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Wana Udobang’s Dirty Laundry on show in Lagos

By Sunday Aikulola
17 April 2022   |   2:54 am
Ford Foundation, the grant-giving organisation that works to disrupt inequality in all its forms, is collaborating with the poet and performer, Wana Udobang

Udobang

Ford Foundation, the grant-giving organisation that works to disrupt inequality in all its forms, is collaborating with the poet and performer, Wana Udobang, to present her first mixed media installation titled, Dirty Laundry.

The show opens to the public from April 28 to 30. The traveling exhibition will hold in three cities across Nigeria to celebrate this year’s women’s month and 16 days of activism against gender-based violence. The first such exhibition is at Whitespace Ikoyi, Lagos.

This installation is an immersive experience interconnecting personal narratives, histories, experiences, and imaginaries as a form of catharsis for the poet and the viewer.

Featuring poems screen printed on canvas hanging from laundry lines, the installation will also include, thought-provoking performances that explore issues around womanhood, sexual and gender violence, feminine agency, healing, and reimagination.

The hanging poems tell many personal stories for the viewer to experience while walking through the space, a physical representation of the metaphor “hanging your dirty laundry in public.”

The event will be accompanied by talk presentations and online discussions on the role of art in social justice movements or activism that seeks to create change.

In a statement issued on the show, Udobang said, “every day, we see how our cultures and societies repress the voices of women and girls. We continue to lose women and girls to sexual and intimate partner violence. I believe in Nina Simone’s statement that ‘an artist must reflect the times.’ As an artist, I hope this exhibition is not only documenting and reflecting the insidious ways that women are violated in both our domestic and public lives but that it shows the ways we utilise imagination to heal.”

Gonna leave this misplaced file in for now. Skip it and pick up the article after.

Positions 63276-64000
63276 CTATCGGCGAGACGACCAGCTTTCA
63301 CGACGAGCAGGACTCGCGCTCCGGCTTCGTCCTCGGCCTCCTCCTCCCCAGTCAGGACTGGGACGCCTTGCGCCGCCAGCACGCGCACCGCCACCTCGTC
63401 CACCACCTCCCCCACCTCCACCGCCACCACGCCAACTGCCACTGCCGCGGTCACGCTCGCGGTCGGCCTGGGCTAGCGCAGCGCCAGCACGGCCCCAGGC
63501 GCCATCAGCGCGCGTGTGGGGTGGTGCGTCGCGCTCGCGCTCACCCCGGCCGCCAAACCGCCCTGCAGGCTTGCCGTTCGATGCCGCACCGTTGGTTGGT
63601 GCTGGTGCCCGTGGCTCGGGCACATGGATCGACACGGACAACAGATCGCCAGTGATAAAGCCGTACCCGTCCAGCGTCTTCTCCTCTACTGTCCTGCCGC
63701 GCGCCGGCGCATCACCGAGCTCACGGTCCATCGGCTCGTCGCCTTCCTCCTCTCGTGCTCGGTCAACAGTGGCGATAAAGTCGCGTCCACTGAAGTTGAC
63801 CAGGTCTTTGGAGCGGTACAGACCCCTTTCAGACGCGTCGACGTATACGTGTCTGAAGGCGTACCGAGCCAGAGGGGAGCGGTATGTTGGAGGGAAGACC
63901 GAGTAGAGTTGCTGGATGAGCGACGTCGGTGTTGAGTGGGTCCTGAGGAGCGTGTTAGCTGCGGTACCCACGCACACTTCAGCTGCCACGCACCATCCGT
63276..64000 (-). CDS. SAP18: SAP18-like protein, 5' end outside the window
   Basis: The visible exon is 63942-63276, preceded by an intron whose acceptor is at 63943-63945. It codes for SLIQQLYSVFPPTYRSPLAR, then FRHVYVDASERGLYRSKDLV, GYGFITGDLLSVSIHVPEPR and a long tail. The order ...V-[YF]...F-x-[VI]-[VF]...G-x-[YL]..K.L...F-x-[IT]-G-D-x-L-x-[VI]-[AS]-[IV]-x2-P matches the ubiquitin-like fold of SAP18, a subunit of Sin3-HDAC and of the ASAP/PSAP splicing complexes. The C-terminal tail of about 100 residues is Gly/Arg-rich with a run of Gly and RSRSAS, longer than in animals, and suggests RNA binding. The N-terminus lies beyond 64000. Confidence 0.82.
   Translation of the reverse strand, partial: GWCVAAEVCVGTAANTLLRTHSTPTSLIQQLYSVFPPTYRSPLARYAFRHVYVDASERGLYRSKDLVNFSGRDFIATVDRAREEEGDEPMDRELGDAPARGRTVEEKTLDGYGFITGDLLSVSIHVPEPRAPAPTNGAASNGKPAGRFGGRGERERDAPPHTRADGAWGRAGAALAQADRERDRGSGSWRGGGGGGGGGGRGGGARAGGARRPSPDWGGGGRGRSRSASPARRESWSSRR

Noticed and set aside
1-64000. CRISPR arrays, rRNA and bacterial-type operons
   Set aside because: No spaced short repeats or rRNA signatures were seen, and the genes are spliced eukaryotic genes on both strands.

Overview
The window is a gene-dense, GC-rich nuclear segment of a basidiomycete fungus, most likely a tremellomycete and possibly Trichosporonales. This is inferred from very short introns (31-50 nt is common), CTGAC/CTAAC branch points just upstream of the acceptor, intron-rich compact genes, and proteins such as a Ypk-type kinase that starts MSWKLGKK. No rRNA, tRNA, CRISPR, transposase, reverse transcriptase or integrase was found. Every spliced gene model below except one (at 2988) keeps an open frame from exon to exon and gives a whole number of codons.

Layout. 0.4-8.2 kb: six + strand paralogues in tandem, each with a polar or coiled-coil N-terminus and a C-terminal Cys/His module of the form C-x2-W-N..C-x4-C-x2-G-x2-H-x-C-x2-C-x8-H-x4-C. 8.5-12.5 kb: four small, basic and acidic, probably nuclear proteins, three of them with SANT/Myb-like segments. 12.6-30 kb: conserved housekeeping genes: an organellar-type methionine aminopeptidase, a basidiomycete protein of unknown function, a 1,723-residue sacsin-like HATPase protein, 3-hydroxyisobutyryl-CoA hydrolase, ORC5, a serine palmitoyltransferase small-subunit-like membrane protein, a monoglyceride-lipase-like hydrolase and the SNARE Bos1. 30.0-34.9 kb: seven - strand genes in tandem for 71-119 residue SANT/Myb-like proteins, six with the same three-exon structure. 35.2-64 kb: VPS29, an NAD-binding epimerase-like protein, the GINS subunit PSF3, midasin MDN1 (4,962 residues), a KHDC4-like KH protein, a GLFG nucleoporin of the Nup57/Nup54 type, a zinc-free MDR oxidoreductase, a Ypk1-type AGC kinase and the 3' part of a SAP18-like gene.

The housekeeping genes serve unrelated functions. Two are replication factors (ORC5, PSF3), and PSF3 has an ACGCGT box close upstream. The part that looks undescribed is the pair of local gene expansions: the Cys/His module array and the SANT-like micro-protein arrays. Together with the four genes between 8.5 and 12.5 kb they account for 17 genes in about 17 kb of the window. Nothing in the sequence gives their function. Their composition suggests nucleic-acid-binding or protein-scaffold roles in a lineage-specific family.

In society, ‘to wash one’s dirty laundry in public is often used concerning shame. In this case, however, the poet subverts the narrative, creating a platform for difficult discussions.

At the core of this work is the power of words to cut through the silence and shame that human beings carry from experiences that have often been inflicted by society and its inherent and harmful culture of silence.

Udobang, who shuttles between Lagos and London, has released three spoken-word albums titled, Dirty Laundry, In Memory of Forgetting and Transcendence. Her work as a performer has taken her across Africa, Europe and the US, along with working on commissions for Edinburgh International Festival and Deutsches Museum in Germany, and others.

In 2021, she was awarded the International Writing programme residency at the University of Iowa.